Melton’s young people fleeing domestic violence face the obstacle that the closest emergency accommodation is about 30 kilometres away.
A Hope Street Youth and Family Services survey from April last year found 94 per cent of its female clients and 86 per cent of its male clients cited violence as the reason they left their family home.
Now agencies hope to get local projects off the ground after the state government signalled it would commit funds to emergency accommodation following last week’s handing down of the comprehensive report of the Royal Commission into Family Violence.
The report highlights the “major limitations” of youth refuges and the lack of them in growth corridors.
Hope Street plans a $1.5 million emergency accommodation centre
but still needs funding. A spokesman for Housing Minister Martin Foley said this was being “considered”.
Hope Street service development manager Mandy Baxter said she welcomed the findings of the commission and its emphasis on young people and their needs. Ms Baxter said that while the safety of victims of domestic violence should be paramount, there needed to be a holistic service, including counselling, provided to young people “so they can reconcile that trauma and move forward”.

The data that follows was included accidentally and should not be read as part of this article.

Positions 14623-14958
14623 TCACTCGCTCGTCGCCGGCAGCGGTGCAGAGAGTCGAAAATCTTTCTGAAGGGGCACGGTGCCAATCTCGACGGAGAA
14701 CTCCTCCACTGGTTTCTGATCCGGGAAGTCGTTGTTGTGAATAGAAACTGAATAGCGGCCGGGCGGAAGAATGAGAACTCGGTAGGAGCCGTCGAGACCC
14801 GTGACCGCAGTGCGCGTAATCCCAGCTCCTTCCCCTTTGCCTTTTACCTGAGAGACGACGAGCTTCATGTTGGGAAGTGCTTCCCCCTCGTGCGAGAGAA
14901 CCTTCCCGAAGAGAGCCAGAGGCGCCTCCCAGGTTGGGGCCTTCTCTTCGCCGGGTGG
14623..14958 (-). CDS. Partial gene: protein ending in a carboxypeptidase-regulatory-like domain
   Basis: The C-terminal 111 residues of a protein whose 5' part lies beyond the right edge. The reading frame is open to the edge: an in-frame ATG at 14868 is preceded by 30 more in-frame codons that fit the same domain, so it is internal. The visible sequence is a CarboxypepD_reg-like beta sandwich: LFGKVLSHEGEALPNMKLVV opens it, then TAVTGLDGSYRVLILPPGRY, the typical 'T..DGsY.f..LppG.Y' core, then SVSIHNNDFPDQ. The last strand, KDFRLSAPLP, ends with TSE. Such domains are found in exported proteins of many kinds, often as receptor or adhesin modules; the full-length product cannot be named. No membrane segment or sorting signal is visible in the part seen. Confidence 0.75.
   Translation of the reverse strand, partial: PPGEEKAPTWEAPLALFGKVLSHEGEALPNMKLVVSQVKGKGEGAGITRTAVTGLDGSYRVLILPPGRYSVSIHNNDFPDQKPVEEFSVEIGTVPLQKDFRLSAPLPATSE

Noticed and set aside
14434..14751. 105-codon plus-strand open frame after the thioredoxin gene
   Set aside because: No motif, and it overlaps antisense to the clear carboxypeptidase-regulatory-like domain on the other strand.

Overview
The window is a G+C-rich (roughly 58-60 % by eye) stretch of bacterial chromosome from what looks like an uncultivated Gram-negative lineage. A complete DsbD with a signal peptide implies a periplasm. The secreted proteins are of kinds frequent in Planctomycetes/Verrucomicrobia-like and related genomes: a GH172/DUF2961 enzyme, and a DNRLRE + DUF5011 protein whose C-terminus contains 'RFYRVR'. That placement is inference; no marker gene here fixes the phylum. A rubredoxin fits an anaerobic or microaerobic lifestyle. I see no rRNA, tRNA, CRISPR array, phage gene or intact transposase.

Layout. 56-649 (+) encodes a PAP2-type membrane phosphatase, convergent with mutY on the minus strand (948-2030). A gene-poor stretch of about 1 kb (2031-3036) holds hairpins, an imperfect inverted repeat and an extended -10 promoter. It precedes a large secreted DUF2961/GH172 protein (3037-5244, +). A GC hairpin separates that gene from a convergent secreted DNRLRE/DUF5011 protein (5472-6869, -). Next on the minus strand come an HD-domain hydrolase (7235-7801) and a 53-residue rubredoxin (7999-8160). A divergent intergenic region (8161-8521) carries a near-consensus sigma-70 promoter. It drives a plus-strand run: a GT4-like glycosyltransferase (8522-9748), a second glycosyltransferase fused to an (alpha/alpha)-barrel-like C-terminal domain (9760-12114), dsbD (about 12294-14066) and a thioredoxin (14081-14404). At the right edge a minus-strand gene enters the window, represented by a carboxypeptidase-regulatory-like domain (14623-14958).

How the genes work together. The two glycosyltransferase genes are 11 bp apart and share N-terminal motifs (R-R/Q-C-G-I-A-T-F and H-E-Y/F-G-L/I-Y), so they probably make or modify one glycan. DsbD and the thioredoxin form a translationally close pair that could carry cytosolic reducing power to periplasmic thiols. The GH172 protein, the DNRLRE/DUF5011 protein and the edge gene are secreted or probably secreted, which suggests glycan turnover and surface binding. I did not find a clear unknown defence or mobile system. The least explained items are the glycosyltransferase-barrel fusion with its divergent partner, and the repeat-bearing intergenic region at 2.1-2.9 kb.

“There’s a real capture of young people in this report,” Ms Baxter said.
“We’re so pleased it’s recognised that in growth corridors, like Melton, if we don’t put support services in place, young people disconnect from their space, place and communities.”
The commission wants the state government to recognise children and young people affected by domestic violence “as victims in their own right”.
Among its 227 recommendations, the commission noted the need for support and safety hubs for both victims and perpetrators in each of the 17 Department of Health and Human Services areas, including Brimbank and Melton. It said these should be provided by 2017.
Premier Daniel Andrews has vowed to “overhaul the broken family violence system from the bottom up”.